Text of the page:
Rewind back to that moment: How, in the midst of a funnel of navy blue shirts and with an entire orchestra of boos serenading the North Carolina men’s basketball team, the most unlikely of players found himself with the ball.
Barbara Semonche, the founder of The Herald-Sun’s news library and former director of the library at the UNC School of Journalism, died Wednesday. She was 82.
Mrs. Semonche was a pioneer in the field of news libraries. In 1976, she completed her Master of Library Science degree at UNC. That same year, she approached The Herald-Sun, which did not then have a library, and created library for the newspaper that included not only reference material but indexing and archiving of photographs and news stories. She directed the library until 1990, when she became director of the Park Library at the UNC School of Journalism and Mass Communication.
North Carolina governor Pat McCrory recently took to the press to lambast the humanities and liberal arts education. According to McCrory, the liberal arts should be contained solely in the realm of private institutions and big “flagship” public schools like the University of North Carolina at Chapel Hill. Other public schools within the University of North Carolina system, like the University of North Carolina at Charlotte, should be more concerned with “workforce management” to produce “more productive citizens.” Earlier this week, we discussed the role of the University in asking fundamentally important questions concerning the human condition. Today, we answer McCrory’s critique and weigh in on the value of the humanities.
Editor’s note: Dean Smith died Saturday at the age of 83. This story about the toll dementia took on the legendary former North Carolina coach was originally posted on March 5, 2014.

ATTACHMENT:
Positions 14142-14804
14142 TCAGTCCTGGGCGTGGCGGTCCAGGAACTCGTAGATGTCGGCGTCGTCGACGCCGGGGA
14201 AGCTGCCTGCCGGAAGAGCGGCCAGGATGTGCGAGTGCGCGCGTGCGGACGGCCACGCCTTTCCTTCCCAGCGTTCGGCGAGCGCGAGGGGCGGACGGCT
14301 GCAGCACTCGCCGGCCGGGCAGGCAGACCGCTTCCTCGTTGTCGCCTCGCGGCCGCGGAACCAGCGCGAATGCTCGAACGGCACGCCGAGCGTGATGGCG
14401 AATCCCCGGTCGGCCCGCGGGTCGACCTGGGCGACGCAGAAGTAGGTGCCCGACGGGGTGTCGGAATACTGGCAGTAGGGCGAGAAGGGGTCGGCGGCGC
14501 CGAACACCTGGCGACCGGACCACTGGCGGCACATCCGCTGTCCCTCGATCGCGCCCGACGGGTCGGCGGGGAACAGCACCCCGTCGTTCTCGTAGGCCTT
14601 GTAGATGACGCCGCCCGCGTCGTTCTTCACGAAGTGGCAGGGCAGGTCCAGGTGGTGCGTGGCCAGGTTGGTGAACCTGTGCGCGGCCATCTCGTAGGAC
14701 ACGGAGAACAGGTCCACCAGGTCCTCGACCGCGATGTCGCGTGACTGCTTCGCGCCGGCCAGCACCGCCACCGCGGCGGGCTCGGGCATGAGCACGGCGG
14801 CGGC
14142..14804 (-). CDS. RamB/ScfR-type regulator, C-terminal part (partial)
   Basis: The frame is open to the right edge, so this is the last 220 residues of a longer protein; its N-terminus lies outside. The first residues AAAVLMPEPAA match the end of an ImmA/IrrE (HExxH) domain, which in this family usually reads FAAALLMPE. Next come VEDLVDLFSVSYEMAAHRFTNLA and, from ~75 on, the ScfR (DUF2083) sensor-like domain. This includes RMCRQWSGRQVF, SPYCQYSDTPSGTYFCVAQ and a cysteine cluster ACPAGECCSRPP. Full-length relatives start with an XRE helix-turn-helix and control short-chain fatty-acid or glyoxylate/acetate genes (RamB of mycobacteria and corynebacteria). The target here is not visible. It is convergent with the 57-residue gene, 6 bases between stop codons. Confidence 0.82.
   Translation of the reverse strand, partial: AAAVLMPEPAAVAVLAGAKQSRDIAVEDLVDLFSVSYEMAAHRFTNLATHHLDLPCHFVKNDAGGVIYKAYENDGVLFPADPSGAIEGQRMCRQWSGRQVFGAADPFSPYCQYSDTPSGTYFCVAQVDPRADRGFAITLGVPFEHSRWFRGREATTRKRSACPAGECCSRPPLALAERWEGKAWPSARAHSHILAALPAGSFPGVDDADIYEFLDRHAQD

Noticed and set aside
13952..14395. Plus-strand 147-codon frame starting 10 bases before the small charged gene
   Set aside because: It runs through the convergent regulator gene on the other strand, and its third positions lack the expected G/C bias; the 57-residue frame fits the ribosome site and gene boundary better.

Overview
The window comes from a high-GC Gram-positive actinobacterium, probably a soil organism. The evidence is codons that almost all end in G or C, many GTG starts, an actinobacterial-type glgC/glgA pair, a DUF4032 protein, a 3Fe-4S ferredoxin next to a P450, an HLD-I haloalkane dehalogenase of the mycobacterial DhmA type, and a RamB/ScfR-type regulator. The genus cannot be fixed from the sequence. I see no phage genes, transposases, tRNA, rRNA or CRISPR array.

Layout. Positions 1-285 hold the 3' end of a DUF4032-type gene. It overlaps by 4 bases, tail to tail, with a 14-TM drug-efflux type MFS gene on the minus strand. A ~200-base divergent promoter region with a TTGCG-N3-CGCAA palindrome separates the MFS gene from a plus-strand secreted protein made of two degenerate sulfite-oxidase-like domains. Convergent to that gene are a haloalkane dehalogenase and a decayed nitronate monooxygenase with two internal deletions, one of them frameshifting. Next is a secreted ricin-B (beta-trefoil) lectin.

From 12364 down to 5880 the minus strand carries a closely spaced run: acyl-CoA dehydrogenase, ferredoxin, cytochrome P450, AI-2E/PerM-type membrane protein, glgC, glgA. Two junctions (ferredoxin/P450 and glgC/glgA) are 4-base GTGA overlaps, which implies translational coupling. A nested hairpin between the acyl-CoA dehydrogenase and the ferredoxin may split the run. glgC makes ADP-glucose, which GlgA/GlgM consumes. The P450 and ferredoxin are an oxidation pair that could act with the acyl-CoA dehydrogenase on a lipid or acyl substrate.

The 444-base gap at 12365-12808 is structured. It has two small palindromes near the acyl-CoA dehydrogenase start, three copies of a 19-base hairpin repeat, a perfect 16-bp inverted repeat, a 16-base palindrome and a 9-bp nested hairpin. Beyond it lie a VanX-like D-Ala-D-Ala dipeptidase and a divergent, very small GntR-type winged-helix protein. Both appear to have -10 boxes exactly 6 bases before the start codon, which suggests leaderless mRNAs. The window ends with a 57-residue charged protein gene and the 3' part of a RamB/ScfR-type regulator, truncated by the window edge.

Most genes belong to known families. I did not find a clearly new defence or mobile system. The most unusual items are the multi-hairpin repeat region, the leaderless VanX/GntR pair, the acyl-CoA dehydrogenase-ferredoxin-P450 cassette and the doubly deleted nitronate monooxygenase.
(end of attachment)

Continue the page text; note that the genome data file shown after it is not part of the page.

CHAPEL HILL, N.C. — Dean Smith doesn’t watch the games anymore. The motion on the screen is too hard to follow. Now he thumbs through golf magazines and picture books. Most of the books are about North Carolina basketball. They seem to make him happy. He turns the pages past photo after photo of himself. Nobody knows if he knows who he is.
“A report commissioned by the University of North Carolina says school academic advisers steered athletes into sham classes over an 18-year period but does not directly implicate coaches or athletic administrators in the scheme.
The report, released Wednesday, says academic advisers in North Carolina’s athletic department colluded with a manager in the African and Afro-American Studies department for student-athletes to take classes to boost their GPAs and keep them eligible in their respective sports.”
“UNC-Chapel Hill students who want to visit the Great Barrier Reef, the Louvre, or even the moon can now do so without leaving campus.
Thanks to a new Liquid Galaxy display system on the second floor of Davis Library at the University of North Carolina at Chapel Hill, visitors can call up any Google Earth destination in a surround-screen immersive environment.
The installation, made up of seven screens joined in a semi-circle, invites exploration with a high-resolution display and intuitive navigation. The Library knows of no other Liquid Galaxy in North Carolina.
“From the moment the installer closed his tool box, students have been lining up non-stop to try the screens,” said Amanda Henley, one of the Library’s two Geographic Information Systems librarians.”